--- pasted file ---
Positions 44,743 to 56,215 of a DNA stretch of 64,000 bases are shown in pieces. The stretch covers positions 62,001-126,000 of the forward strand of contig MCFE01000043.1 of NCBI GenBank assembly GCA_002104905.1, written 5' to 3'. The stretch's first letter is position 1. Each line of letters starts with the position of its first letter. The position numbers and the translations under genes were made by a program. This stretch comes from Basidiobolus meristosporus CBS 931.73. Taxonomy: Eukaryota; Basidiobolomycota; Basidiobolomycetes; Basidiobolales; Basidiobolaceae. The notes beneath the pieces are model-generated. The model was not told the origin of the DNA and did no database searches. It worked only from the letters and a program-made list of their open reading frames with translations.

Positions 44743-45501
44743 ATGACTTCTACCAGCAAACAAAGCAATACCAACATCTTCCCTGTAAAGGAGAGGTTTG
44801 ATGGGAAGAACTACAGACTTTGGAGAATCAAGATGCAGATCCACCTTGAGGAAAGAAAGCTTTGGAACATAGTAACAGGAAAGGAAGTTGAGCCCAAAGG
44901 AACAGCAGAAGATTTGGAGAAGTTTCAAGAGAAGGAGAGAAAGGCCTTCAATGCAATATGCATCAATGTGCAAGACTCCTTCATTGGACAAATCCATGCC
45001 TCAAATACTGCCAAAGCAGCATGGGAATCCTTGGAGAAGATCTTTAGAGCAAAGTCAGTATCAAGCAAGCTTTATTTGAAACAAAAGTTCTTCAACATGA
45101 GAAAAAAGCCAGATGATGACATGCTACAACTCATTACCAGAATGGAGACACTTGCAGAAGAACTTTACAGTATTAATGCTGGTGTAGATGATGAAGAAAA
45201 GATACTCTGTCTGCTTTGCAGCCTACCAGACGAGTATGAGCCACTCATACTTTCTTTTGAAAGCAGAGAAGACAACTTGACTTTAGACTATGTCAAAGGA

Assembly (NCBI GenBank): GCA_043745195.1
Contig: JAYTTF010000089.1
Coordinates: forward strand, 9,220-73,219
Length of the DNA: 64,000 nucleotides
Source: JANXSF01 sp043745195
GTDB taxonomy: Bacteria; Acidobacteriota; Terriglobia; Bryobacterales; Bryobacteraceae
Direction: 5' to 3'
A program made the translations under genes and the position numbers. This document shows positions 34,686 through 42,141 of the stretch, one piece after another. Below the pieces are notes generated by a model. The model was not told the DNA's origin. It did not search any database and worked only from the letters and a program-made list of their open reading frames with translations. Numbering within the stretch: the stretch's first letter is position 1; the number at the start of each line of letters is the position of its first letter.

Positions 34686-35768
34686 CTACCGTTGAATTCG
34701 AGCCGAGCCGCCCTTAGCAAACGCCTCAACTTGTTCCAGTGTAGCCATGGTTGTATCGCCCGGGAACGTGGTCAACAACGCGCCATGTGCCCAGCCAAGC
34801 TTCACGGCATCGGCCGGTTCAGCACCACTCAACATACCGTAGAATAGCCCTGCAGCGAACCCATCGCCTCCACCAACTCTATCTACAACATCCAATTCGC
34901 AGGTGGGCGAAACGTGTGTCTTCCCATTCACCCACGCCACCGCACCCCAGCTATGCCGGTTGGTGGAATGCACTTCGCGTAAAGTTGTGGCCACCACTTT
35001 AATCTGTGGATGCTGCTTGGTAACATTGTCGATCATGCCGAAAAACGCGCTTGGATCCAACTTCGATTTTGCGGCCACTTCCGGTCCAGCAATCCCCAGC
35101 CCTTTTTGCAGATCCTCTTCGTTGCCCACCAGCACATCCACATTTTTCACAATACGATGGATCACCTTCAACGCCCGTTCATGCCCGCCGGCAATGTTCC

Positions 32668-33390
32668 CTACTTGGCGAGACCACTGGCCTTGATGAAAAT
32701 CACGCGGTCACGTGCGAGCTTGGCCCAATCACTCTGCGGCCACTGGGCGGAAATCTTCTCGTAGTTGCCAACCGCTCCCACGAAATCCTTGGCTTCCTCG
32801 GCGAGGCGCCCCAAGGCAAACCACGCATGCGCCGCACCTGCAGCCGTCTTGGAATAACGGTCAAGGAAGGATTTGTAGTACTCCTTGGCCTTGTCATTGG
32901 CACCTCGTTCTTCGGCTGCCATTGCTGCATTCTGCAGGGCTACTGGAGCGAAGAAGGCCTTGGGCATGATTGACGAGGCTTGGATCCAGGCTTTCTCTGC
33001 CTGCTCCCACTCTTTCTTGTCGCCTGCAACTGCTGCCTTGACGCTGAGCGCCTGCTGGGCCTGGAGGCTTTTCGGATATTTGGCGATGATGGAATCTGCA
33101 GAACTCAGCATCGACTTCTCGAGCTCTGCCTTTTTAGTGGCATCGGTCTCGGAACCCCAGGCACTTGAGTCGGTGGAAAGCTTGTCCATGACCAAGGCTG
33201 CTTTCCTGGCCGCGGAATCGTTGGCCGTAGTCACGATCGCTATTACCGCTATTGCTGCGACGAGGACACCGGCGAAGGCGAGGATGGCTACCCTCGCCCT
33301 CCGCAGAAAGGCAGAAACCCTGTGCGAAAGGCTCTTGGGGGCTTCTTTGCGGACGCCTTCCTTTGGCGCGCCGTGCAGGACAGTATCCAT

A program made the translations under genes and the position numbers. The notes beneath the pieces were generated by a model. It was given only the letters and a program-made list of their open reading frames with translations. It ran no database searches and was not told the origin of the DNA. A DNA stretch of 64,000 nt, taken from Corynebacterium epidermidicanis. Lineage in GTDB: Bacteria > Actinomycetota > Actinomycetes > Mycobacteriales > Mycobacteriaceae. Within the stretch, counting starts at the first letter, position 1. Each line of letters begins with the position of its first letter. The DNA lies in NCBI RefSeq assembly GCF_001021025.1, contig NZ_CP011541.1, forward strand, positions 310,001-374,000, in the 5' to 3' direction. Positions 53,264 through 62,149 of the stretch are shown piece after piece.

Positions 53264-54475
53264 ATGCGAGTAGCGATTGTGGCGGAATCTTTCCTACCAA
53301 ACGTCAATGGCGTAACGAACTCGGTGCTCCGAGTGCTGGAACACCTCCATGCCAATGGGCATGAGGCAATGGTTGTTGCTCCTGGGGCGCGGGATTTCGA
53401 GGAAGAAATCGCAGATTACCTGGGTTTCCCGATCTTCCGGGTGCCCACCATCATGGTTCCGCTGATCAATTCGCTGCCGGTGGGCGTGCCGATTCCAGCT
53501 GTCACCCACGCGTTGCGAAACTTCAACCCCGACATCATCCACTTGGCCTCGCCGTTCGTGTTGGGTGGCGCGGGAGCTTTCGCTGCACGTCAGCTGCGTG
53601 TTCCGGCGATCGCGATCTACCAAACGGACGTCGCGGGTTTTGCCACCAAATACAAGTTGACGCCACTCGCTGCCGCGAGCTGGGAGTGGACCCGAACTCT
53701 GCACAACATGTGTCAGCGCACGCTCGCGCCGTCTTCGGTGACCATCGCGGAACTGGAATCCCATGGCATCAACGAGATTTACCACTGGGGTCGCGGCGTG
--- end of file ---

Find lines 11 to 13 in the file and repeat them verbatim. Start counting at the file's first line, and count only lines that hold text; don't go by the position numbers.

Coordinates: forward strand, 9,220-73,219
Length of the DNA: 64,000 nucleotides
Source: JANXSF01 sp043745195